But Marilla wasn’t allowed to run. Only voters could run for office and Marilla could not vote. Still, she did get the ball rolling. In 1996, Jean Shaheen became the first female Governor of NH. It didn’t take centuries.

In August of 1920, when Marilla was 80 years old, the 19th amendment was passed giving women the right to vote. Marilla died three months later. No one knows if she ever cast a ballot, but I like to think she did.

Monday, January 26, 2009

Mentor Monday--Conflict

Conflict, according to Merriam Webster’s Collegiate Dictionary (tenth edition) is the opposition of persons or forces that gives rise to the dramatic action in a drama or fiction. In other words, conflict is what makes things happen.

Conflict comes in all different shapes and sizes. It can be as minor as two people arguing over which movie to watch, or as major as saving/destroying the world. It can be between two individuals or factions, a person and the forces of nature, or a person and her emotions. The types of conflict you use will depend on the story you’re writing.

The main conflict is the catalyst for your story. It is what your hero is fighting against throughout the book. Voldemort wants Harry Potter dead. Harry Potter doesn’t want to die. Frodo wants to destroy the ring. Sauron wants it for himself and will do all in his power to get it. In a quieter, simpler story like The Higher Power of Lucky, the conflict is emotional. Lucky battles her fear of losing her guardian.

Minor conflicts are all the little troubles that take you from the beginning of your story to the end. They get in the way of the main character and prevent her from resolving the main conflict. In Harry Potter it’s Fluffy the three-headed dog, Filch, and the Death Eaters. In Lord of the Rings it’s Golem, the armies of Sauron, and the ring itself. In Lucky, it’s a dust storm.

The more complex the story, the more conflicts there will be, and while all stories can have physical, as well as emotional conflicts, a plot-driven story will lean toward the physical, and a character-driven story toward the emotional. Whichever are used, the minor ones are generally resolved within a chapter or two and usually lead to further complications, so that the first minor conflict (getting past Fluffy) leads to the second (landing in the clutches of a killer plant) which leads to the third (becoming trapped in a locked room full of flying keys) and on and on until the climax is reached and the main conflict is resolved.

To determine if conflict is working for you, list all the conflicts going on in your chapter one, then chapter two, and so one. (There may be one, none or several per chapter.) Beside each conflict, note if it was started, continued, or resolved. If started, which previous conflict did it derive from? If resolved, what new conflict does it lead to? When you’ve finished, you should have a trail of resolved conflicts that are all somehow connected.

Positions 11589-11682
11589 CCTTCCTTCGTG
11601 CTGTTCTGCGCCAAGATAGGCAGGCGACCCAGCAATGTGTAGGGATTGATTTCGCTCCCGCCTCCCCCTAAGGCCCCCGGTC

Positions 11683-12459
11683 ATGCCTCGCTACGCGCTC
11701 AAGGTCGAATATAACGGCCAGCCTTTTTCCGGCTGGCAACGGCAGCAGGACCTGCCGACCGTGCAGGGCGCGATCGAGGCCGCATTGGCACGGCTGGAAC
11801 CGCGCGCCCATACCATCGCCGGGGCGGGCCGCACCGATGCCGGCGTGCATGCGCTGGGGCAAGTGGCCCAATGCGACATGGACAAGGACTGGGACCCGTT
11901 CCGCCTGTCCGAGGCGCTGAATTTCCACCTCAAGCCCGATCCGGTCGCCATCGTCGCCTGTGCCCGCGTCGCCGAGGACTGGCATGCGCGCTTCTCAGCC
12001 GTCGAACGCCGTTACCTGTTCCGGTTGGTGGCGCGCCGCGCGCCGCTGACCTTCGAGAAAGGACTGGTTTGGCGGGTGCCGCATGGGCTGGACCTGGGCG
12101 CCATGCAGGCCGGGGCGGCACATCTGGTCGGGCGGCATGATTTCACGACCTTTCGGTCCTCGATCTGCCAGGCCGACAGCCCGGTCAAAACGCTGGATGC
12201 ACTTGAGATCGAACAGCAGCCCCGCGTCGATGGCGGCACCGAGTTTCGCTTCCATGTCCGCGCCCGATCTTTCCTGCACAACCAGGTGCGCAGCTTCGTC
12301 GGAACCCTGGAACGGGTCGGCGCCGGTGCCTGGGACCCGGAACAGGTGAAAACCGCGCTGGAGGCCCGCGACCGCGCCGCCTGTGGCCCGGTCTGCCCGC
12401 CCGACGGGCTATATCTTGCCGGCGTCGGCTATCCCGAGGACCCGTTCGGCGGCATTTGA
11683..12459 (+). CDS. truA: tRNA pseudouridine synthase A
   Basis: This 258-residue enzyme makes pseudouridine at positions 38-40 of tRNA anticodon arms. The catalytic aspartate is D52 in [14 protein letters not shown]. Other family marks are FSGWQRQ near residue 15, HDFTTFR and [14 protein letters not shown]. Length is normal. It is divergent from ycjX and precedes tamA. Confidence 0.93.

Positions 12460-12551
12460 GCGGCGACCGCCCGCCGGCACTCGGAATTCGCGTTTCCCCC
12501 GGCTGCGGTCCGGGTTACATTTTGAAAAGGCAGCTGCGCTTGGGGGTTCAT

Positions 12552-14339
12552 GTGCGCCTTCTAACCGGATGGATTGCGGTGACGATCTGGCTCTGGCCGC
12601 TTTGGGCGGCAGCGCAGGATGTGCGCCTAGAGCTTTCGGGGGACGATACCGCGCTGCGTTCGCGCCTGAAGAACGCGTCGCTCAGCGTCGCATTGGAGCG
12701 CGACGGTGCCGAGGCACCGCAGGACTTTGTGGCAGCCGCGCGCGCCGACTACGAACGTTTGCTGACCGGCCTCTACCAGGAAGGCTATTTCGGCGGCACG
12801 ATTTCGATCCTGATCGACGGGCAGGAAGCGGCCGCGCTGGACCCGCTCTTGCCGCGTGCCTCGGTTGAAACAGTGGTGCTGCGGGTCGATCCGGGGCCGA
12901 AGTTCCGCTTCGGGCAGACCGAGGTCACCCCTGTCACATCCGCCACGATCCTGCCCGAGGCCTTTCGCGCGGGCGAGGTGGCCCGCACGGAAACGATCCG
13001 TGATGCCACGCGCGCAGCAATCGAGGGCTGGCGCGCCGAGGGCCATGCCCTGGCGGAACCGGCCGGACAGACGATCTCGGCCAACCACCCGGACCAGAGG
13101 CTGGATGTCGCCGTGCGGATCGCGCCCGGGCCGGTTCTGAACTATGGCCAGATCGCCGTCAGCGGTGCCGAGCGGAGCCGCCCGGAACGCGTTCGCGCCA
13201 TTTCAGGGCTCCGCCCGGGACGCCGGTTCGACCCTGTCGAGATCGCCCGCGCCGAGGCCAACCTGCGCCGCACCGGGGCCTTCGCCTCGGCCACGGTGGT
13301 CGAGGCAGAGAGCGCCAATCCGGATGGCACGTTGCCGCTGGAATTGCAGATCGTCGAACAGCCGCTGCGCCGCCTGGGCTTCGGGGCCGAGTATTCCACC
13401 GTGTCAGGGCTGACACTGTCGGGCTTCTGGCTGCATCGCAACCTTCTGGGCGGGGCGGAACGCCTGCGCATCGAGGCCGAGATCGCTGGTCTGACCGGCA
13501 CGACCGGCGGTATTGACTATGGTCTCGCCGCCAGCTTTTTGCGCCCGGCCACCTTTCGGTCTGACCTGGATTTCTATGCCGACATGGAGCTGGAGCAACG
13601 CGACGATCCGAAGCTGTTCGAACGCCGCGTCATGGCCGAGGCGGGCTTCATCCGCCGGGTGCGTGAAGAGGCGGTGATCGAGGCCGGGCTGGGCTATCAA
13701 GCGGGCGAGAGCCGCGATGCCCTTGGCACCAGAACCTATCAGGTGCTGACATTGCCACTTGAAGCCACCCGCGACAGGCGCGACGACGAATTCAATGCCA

If the trail is broken and/or you have unresolved conflicts, that’s a sign that you probably should go back and revise. Look for conflicts that go on too long. Can they be resolved sooner? Are unresolved conflicts really needed? Do they advance the plot or can your story do just as well without them? Find a way to connect the dots and, in the end, you’ll have a manuscript filled with conflict that will draw your reader in and keep them reading.

Friday, January 23, 2009

Poetry Friday--Hate That Cat by Sharon Creech

Hate That Cat is a novel written in poetry. It is the sequel to Creech's Love that Dog. Like the first book, it is the story of Jack who must write comments about the weekly poetry lesson in a classroom journal. Jack's teacher, Miss Stretchberry has followed her class to the next grade. Jack is happy about this fact because Miss Stretchberry "understands my brain."

The journal takes us through the school year as Jack sorts out his feelings about his dog's death, his fear of cats, and his love of words. Jack tries his hand at poetry, too, and we see him use his new-found writing skills as he attempts to mimic some of the master poets his teacher introduces to the class.

Teachers will find a year's worth of poetry lesson plans in this little novel. Creech has rounded up a nice collection of easy to read verses by some of our most respected writers such as:

This Is Just To Say
William Carlos Williams